The marshmallow test was first conducted in Stanford in the 70s and later replicated by Harvard.

In this test, young children were given two choices: eat the given marshmallow (or other preferred treats) now or wait for 15 min before eating their treat to be rewarded with a second treat.

The children who could wait and delay their gratification were found to have a higher tendency to succeed later in life.

Instant gratification is impulsive, it creates immediate pleasure and satisfies the animalistic part of our brain, while delaying the gratification requires the higher function of the prefrontal cortex. The marshmallow experiment shows the important role of controlling our attention and managing our emotions in determining our success in life.

The marshmallow test is not confined to the children who had undergone the experiments, this scenario is being played out every single minute of our adult lives. It shows up in the form of how we choose food and how we take in information. It seems that these “marshmallows” were simply put in front of us effortlessly, tempting us to consume, right now.

Every day, and every minute, we are facing the choice of, do I eat the “marshmallow” now or can I wait or even better, not eat at all? We are put into extreme tests of directing our attentions and managing our emotions, which many of us fail miserably.

We are faced with the temptations of sugary foods since they are so readily available. The tasty junk food is right in our face everywhere we go. Do you eat it or are you able to say no?

Worse than those kids in the experiment, we don’t get rewarded with anything tangible if we delay gratification or turn down those high calorie, high sugary foods. So, the choice is totally up to you. What are you choosing?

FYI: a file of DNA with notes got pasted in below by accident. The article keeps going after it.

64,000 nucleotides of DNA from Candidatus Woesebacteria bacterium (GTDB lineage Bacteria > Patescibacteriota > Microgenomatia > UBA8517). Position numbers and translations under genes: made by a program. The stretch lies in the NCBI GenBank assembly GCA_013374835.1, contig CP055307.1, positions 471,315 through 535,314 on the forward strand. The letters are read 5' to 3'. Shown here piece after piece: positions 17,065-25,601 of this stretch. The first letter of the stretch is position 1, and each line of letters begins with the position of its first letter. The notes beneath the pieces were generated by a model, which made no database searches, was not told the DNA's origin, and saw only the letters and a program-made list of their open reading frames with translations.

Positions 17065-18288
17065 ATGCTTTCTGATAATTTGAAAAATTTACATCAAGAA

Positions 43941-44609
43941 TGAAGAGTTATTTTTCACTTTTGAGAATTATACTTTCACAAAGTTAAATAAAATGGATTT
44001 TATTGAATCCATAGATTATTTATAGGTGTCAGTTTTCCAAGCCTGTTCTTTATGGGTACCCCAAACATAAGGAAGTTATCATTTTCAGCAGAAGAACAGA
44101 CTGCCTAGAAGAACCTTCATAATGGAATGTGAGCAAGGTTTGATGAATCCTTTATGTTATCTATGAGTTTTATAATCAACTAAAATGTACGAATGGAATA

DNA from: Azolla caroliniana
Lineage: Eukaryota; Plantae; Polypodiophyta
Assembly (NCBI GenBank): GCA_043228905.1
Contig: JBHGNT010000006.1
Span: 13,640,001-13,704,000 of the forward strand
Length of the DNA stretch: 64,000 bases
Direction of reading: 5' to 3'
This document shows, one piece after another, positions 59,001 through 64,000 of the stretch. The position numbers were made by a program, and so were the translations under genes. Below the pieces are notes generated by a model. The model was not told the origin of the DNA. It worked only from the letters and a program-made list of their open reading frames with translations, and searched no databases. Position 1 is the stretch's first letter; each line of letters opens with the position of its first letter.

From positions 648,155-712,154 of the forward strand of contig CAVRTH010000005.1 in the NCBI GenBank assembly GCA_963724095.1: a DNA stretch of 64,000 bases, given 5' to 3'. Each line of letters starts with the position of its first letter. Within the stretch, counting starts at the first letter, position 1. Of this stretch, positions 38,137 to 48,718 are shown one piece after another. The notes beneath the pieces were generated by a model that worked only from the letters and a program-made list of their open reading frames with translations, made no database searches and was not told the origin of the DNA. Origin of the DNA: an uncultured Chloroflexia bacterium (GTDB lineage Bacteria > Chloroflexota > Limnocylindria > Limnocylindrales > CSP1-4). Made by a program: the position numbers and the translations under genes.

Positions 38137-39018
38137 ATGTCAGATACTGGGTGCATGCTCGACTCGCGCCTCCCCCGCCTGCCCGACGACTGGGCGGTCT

We consume not only food, but information.

We are bombarded with “news” that consumes our attention, we are swamped by the bottomless information from social media, text messages, emails, and countless other sources. It seems the information is just right there in front of us every time we turn to our mini portable computer, aka our phone. Can you help not consuming them?

Since the entire world is webbed by the internet and WiFi, the amount of information that can be put right in front of us is enormous without physical barrier, we felt urged to consume that information, regardless how little it is adding to the value of our lives.

  • Do you check your email even though you just checked not even an hours ago?
  • Are you constantly interrupted by beeps and buzzes that alert you a new message has arrived?
  • Have you ever pulled out of your phone in the middle of a conversation?
  • Have you ever engaging in a conversation while your eyes are glued to your phone?
  • Do you scan your social media news feeds every few minutes?
  • Do you browse irrelevant information here and there whenever you can while at work?
  • Do you sometimes feel emotionally charged while reading some crazy stories?

We are constantly interrupted by “new” information.

What information consumes is rather obvious: it consumes the attention of its recipients. Hence a wealth of information creates a poverty of attention, and a need to allocate that attention efficiently among the overabundance of information sources that might consume it.” ― Herbert Simon

The constant disruptions by poor quality information makes it hard for us to concentrate on our work, make us unproductive, and not being about to put out the best work we can. We feel overwhelmed yet we are accomplishing little to nothing.

The “marshmallow” is there, and there can only be even more as we put our brightest minds and billions of dollars to develop new and ever more enticing “marshmallows”. So, what you are going to do?

There is only one thing you can do really, CHOOSE.

Choose instant gratification or NOT.

Choose consciously and deliberately.

Choose to become a master of your attention and emotions.


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